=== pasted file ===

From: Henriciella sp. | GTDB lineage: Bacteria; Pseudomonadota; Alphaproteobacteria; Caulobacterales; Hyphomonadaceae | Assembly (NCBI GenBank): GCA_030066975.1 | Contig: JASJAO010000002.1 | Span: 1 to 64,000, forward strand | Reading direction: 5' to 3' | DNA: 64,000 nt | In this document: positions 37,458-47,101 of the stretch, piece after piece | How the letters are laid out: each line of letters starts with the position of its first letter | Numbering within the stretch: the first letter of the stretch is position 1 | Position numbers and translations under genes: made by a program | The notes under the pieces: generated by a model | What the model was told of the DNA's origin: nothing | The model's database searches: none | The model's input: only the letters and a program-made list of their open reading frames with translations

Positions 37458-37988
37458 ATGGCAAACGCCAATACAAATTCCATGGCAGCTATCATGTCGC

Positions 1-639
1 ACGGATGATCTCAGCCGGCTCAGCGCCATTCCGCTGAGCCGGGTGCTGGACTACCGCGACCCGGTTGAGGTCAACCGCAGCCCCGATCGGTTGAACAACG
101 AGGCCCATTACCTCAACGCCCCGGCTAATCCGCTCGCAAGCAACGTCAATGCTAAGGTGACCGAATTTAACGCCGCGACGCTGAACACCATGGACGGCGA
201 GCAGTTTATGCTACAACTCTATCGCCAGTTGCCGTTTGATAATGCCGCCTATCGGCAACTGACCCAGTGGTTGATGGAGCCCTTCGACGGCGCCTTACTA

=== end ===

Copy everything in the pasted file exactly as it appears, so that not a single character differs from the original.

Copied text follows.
From: Henriciella sp. | GTDB lineage: Bacteria; Pseudomonadota; Alphaproteobacteria; Caulobacterales; Hyphomonadaceae | Assembly (NCBI GenBank): GCA_030066975.1 | Contig: JASJAO010000002.1 | Span: 1 to 64,000, forward strand | Reading direction: 5' to 3' | DNA: 64,000 nt | In this document: positions 37,458-47,101 of the stretch, piece after piece | How the letters are laid out: each line of letters starts with the position of its first letter | Numbering within the stretch: the first letter of the stretch is position 1 | Position numbers and translations under genes: made by a program | The notes under the pieces: generated by a model | What the model was told of the DNA's origin: nothing | The model's database searches: none | The model's input: only the letters and a program-made list of their open reading frames with translations

Positions 37458-37988
37458 ATGGCAAACGCCAATACAAATTCCATGGCAGCTATCATGTCGC

Positions 1-639
1 ACGGATGATCTCAGCCGGCTCAGCGCCATTCCGCTGAGCCGGGTGCTGGACTACCGCGACCCGGTTGAGGTCAACCGCAGCCCCGATCGGTTGAACAACG
101 AGGCCCATTACCTCAACGCCCCGGCTAATCCGCTCGCAAGCAACGTCAATGCTAAGGTGACCGAATTTAACGCCGCGACGCTGAACACCATGGACGGCGA
201 GCAGTTTATGCTACAACTCTATCGCCAGTTGCCGTTTGATAATGCCGCCTATCGGCAACTGACCCAGTGGTTGATGGAGCCCTTCGACGGCGCCTTACTA